Coffee seeds are green before roasting. The color of coffee seeds changes during the roasting process. The stage at which the seeds are roasted determines the characteristic and taste of the coffee. For example, a dark roast is achieved by roasting the seeds at a higher temperature for a longer time, resulting in a darker color and a more intense taste, while an espresso roast is typically a medium to dark brown color. 

Coffee seeds are harvested from the coffee plant when ripe, at which point they are green in color. Before roasting, coffee beans are green because they contain high levels of chlorophyll. This chlorophyll is a natural pigment found in leaves and other parts of plants. When coffee is roasted, the high heat breaks down the chlorophyll and changes the color of the coffee beans. So the answer to the question “what colour are coffee beans before roasting” is green.

what colour are coffee beans before roasting

With over 20 years running my own coffee farm, I’ve witnessed firsthand the spectrum of colors that coffee seeds can display pre-roasting. Many consumers imagine coffee seeds arriving at a roaster with a uniform green hue. In reality, raw coffee seeds encompass an array of green, yellow, and brown shades telling a fascinating story of their origins.

In this article, I’ll shed light on the hidden true colors of coffee seeds before they undergo the grilling process. We’ll explore how varietals, processing methods, and growing conditions create color variations in unroasted seeds. From lime greens to caramel browns, the colors signify key attributes about taste, quality, and freshness.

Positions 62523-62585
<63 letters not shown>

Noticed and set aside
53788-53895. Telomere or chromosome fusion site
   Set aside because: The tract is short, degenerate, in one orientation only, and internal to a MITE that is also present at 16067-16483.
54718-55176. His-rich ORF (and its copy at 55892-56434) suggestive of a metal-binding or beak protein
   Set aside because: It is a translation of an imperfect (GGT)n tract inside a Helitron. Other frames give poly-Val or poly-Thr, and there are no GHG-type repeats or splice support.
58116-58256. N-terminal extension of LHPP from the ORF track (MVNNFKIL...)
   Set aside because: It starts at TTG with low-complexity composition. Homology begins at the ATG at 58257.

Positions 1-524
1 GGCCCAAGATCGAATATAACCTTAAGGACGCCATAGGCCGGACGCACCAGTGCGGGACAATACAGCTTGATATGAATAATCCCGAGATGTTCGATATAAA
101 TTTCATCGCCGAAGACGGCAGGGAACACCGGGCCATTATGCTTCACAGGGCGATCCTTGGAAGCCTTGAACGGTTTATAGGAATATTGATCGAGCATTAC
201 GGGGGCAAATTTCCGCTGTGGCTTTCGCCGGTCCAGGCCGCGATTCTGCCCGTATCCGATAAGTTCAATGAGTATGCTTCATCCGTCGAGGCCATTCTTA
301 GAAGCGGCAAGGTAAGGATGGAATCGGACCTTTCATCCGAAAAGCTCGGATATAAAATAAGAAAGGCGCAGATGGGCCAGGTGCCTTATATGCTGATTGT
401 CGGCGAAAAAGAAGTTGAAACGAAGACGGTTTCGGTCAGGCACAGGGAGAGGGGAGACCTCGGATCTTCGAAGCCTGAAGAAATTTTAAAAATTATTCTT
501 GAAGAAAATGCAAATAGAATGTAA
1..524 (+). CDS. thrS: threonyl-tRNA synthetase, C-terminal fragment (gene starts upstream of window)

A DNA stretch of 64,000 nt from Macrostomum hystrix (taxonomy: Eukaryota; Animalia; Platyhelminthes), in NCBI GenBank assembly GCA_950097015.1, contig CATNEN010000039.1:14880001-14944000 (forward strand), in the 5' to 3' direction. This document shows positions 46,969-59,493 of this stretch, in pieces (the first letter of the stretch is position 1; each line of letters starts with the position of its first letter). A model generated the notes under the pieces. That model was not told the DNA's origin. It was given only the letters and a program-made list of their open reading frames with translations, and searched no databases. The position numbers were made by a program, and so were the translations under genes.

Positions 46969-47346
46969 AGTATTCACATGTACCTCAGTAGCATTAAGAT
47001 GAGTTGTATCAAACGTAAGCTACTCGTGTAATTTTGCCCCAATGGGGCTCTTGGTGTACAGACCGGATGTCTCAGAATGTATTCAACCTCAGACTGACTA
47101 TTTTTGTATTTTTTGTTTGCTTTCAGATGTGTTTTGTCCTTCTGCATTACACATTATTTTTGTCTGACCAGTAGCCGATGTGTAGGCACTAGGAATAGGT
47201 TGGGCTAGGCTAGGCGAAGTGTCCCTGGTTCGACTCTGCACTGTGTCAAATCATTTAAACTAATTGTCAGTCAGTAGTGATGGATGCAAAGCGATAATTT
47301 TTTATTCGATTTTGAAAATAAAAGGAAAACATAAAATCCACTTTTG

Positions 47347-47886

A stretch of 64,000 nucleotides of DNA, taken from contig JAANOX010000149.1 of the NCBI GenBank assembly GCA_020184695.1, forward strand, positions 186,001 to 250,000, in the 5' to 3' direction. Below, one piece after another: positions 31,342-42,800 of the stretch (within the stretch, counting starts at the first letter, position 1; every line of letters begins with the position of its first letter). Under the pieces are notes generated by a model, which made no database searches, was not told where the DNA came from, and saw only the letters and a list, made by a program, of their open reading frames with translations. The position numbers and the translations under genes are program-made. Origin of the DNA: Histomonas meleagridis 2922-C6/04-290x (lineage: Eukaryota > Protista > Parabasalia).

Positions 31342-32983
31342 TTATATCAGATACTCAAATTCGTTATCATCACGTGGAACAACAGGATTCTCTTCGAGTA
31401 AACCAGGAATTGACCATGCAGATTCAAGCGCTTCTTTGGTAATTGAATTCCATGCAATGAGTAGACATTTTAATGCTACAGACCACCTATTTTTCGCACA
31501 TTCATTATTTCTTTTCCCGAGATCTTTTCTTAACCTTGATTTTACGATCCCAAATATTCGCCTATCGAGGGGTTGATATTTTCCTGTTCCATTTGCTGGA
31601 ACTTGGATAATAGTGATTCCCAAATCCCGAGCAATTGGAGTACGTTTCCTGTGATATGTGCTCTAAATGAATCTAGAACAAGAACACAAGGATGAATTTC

Green coffee refers to unroasted coffee seeds that are used to make a variety of coffee roast. These green coffee seeds are typically roasted using a machine until they reach the first crack, which is an audible sound that indicates the seeds are beginning to roast. The roast level determines the acidity and taste profile of the coffee. During the grilling process, the external layer of the coffee seed darkens and caramelizes, releasing sugars and amino acids that contribute to the taste. Once roasted, the seeds can be ground and used for brewing, resulting in a flavorful glass of coffee. 

Green Beans

Within hours of picking, coffee seeds begin losing moisture and take on shades of green. The depth of green depends on multiple factors:

  • Varietal – Beans from typica, bourbon, and caturra trees often display light greens. Seeds from catimor and robusta trees trend greener.
  • Processing – Washed coffees appear more green than natural/dry processed.
  • Growing Conditions – Ideal altitude, shade, soil yield greener seeds. Stress turns beans yellowish.

Greener beans have higher density and lower water content, allowing for bolder, more consistent roasts. But green color alone doesn’t guarantee quality. Taste ultimately depends on harvest timing, processing, and storage.

Green Beans